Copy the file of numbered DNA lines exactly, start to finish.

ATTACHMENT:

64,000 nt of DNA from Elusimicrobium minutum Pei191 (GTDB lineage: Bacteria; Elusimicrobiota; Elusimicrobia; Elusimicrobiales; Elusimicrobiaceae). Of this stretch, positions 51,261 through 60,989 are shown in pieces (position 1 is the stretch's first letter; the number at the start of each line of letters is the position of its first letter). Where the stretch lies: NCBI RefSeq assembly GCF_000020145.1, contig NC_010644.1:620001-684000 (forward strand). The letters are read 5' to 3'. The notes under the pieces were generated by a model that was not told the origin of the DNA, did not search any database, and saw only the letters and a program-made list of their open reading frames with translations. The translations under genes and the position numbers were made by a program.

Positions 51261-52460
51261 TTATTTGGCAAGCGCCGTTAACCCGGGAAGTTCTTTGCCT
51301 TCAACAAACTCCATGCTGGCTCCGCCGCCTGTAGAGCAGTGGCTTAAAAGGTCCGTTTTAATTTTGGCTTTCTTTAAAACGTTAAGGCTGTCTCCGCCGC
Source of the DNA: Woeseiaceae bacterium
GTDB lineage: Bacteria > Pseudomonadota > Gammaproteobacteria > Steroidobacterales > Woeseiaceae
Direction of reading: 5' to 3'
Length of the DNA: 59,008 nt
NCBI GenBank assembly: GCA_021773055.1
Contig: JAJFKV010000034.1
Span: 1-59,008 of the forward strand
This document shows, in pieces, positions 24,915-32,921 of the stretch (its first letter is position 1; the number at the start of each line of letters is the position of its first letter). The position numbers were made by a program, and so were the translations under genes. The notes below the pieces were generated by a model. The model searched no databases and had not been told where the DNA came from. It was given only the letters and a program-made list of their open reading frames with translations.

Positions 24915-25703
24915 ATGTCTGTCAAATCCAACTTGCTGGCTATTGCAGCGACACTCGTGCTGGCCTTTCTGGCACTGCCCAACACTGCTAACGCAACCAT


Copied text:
64,000 nt of DNA from Elusimicrobium minutum Pei191 (GTDB lineage: Bacteria; Elusimicrobiota; Elusimicrobia; Elusimicrobiales; Elusimicrobiaceae). Of this stretch, positions 51,261 through 60,989 are shown in pieces (position 1 is the stretch's first letter; the number at the start of each line of letters is the position of its first letter). Where the stretch lies: NCBI RefSeq assembly GCF_000020145.1, contig NC_010644.1:620001-684000 (forward strand). The letters are read 5' to 3'. The notes under the pieces were generated by a model that was not told the origin of the DNA, did not search any database, and saw only the letters and a program-made list of their open reading frames with translations. The translations under genes and the position numbers were made by a program.

Positions 51261-52460
51261 TTATTTGGCAAGCGCCGTTAACCCGGGAAGTTCTTTGCCT
51301 TCAACAAACTCCATGCTGGCTCCGCCGCCTGTAGAGCAGTGGCTTAAAAGGTCCGTTTTAATTTTGGCTTTCTTTAAAACGTTAAGGCTGTCTCCGCCGC
Source of the DNA: Woeseiaceae bacterium
GTDB lineage: Bacteria > Pseudomonadota > Gammaproteobacteria > Steroidobacterales > Woeseiaceae
Direction of reading: 5' to 3'
Length of the DNA: 59,008 nt
NCBI GenBank assembly: GCA_021773055.1
Contig: JAJFKV010000034.1
Span: 1-59,008 of the forward strand
This document shows, in pieces, positions 24,915-32,921 of the stretch (its first letter is position 1; the number at the start of each line of letters is the position of its first letter). The position numbers were made by a program, and so were the translations under genes. The notes below the pieces were generated by a model. The model searched no databases and had not been told where the DNA came from. It was given only the letters and a program-made list of their open reading frames with translations.

Positions 24915-25703
24915 ATGTCTGTCAAATCCAACTTGCTGGCTATTGCAGCGACACTCGTGCTGGCCTTTCTGGCACTGCCCAACACTGCTAACGCAACCAT